So here you go, without further ado, my Flint Culottes:

When my friend Liz was here, she bought this purple and white khadi that I adored but graciously let her buy because I am an amazing person/hero. However, when I saw this, virtually the SAME FABRIC, in Darjeeling in a Khadi Store, I luckily had no one else around me interested, and I could scoop it all up furtively and get out of there before anyone tried to take it. I had just enough to make these culottes, which, when I cut them, 100% reached my ankles and could have just been straight up pants. That might be another drafting issue, actually… Ah, well, that’s what hemming is for.

The shirt is actually something I bought. WHAT? I KNOW. But it’s a linen t-shirt from J Crew and I have to say, I adore it. Linen. I love you. And as a knit? I want to go to there. I might buy more, guys. I want five of these. I live in a hot place. Linen is amazing.

Here I am, posing by the synagogue in Cochin, a city in Kerala, which I recently visited with my friend Sarah who was in turn visiting ME from the States. I got Jews in different area codes, am I right?

This very sweaty back view is my gift to you from Kerala.

I love love love the waist tie detail. There is a button on the inside, which cleverly keeps the whole pant-system in place. How amazing is this khadi? The texture is so great, and I think it really works with this pattern, much as I’ve adapted it. It makes for loose pleats, but they still have weight and definition.

These pants were, for all their struggle in the making, for all my emotional upheaval around making, and WEARING, culottes, because, you know, the horror, the humanity, but these were seriously magnificent for walking around Cochin. So. Damn. Comfortable, and the pockets? YES. And the loose fit I engineered, knowing it was all I wanted, kept me cool in the heat of Kerala. The khadi did it’s job, of course, and all in all, I have to say, for all the pain these caused me on the way, they were wonderful in their actuality.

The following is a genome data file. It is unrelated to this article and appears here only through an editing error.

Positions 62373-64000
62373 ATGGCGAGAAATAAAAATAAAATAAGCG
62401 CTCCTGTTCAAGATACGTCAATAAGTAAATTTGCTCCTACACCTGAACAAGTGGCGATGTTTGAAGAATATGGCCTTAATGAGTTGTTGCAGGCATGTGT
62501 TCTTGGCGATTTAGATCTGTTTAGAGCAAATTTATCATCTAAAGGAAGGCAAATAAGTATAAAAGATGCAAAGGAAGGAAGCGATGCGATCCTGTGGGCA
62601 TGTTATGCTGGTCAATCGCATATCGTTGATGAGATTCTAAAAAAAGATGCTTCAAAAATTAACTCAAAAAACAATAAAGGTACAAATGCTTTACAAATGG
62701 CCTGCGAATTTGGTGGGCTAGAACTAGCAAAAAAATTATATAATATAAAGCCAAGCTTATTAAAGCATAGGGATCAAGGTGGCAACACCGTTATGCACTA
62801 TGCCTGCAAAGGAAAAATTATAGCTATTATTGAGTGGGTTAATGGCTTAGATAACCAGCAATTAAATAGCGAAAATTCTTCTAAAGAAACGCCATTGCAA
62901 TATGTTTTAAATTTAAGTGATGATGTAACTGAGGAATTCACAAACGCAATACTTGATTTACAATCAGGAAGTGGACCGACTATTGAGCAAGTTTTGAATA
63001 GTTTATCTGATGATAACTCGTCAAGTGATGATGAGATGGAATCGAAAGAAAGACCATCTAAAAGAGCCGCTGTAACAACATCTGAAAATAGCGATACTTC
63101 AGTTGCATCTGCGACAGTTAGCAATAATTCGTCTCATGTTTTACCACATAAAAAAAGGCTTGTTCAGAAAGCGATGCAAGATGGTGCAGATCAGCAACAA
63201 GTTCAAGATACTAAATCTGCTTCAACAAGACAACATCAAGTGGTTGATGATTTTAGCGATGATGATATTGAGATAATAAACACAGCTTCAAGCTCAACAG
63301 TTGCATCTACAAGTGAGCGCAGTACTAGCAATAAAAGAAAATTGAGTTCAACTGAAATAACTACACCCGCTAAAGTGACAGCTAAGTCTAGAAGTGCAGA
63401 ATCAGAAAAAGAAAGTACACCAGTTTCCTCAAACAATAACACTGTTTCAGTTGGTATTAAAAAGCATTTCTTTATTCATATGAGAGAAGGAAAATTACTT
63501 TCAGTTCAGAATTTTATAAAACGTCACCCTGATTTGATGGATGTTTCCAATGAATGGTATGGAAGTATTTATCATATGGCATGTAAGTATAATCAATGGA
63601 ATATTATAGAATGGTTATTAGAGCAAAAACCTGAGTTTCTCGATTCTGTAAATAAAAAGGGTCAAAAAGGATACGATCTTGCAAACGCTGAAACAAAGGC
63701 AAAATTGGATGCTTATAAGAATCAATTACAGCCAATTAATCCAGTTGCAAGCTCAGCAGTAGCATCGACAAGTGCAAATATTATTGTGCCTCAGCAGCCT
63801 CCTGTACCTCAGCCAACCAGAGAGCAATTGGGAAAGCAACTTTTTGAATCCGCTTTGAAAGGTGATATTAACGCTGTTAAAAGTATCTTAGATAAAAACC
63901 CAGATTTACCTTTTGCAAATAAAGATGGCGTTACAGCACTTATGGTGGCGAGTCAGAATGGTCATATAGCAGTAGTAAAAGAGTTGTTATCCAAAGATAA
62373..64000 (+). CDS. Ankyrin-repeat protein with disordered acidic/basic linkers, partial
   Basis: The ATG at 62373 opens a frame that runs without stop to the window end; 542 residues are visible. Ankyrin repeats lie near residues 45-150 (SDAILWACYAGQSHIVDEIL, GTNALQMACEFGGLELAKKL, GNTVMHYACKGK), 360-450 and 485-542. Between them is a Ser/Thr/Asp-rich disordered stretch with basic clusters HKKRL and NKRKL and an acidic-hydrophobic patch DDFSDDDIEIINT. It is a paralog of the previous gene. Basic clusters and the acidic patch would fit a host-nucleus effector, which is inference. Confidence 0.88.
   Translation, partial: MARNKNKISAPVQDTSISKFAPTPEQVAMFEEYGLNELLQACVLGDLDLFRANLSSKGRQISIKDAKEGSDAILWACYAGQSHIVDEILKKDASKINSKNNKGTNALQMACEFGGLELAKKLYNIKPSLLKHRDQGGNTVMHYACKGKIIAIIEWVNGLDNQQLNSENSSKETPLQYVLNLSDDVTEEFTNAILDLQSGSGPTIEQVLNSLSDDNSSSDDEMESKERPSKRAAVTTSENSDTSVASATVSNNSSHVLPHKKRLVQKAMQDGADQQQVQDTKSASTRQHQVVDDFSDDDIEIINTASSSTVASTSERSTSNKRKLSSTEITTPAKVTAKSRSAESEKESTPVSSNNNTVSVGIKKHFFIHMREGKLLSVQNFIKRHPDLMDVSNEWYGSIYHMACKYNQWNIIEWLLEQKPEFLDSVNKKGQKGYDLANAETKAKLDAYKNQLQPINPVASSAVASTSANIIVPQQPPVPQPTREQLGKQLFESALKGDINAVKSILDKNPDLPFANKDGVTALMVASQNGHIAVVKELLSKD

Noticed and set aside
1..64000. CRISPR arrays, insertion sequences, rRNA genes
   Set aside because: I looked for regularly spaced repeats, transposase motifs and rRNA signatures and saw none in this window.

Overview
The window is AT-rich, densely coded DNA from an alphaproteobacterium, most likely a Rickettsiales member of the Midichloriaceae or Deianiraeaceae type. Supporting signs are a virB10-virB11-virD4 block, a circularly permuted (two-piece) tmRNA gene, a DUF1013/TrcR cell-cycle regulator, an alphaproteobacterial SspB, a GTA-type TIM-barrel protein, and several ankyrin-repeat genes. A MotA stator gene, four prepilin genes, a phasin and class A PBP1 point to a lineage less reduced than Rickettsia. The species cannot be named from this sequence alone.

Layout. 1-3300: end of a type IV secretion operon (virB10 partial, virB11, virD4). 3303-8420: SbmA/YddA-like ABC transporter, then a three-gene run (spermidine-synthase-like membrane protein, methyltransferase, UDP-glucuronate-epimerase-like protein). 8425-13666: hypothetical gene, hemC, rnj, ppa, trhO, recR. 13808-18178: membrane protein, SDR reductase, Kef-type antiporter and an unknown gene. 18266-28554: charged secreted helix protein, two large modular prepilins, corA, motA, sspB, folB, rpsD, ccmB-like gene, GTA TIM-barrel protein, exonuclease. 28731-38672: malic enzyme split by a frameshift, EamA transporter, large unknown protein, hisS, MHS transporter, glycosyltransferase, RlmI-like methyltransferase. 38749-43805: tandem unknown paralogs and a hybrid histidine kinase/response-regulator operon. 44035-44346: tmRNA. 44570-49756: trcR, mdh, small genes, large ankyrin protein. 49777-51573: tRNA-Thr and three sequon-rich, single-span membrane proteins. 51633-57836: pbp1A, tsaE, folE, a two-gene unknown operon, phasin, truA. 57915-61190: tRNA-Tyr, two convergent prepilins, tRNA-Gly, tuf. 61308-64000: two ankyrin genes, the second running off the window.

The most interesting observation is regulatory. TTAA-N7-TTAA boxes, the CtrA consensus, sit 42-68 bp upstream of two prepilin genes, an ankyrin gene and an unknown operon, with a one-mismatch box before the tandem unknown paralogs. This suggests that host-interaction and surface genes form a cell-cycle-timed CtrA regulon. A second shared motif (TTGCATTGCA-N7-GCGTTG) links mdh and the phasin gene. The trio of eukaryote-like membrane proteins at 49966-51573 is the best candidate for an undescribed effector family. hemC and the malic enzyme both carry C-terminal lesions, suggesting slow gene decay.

Emotionally, mentally, yes, I’m still very much sans culottes. But, when it comes to real culottes? I might be more pro than I thought.

And now, some images from Kerala:

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Filed under Clothing, Megan Nielsen, Sewing

Rainy Day Ikat Dress

One of the many things I’ve fallen deeply in love with from a textile perspective since I’ve started spending time in India has been ikat. Of course, I did love ikat before, and a search through my blog archives might reveal a post or two in praise of this weaving technique. But being so close to so many wonderful ikats has only nurtured my affection. It’s like, before, it was an interest, right? Like we were flirting, we’d say hi at the gym or whatever, I’d creep on ikat a little at the farmer’s market, try to think of cute weaving puns, google ikat and pretend I hadn’t, But you know, it was just a passing thing, one of the many fabrics I might potentially see a future with. Now, though, it’s a little more serious. I mean, it’s not marriage or anything, but we might be dating on the regular, you know? Obviously I’m not a one-fabric woman, gotta keep it fresh, but ikat might be moving into a regular part of the rotation.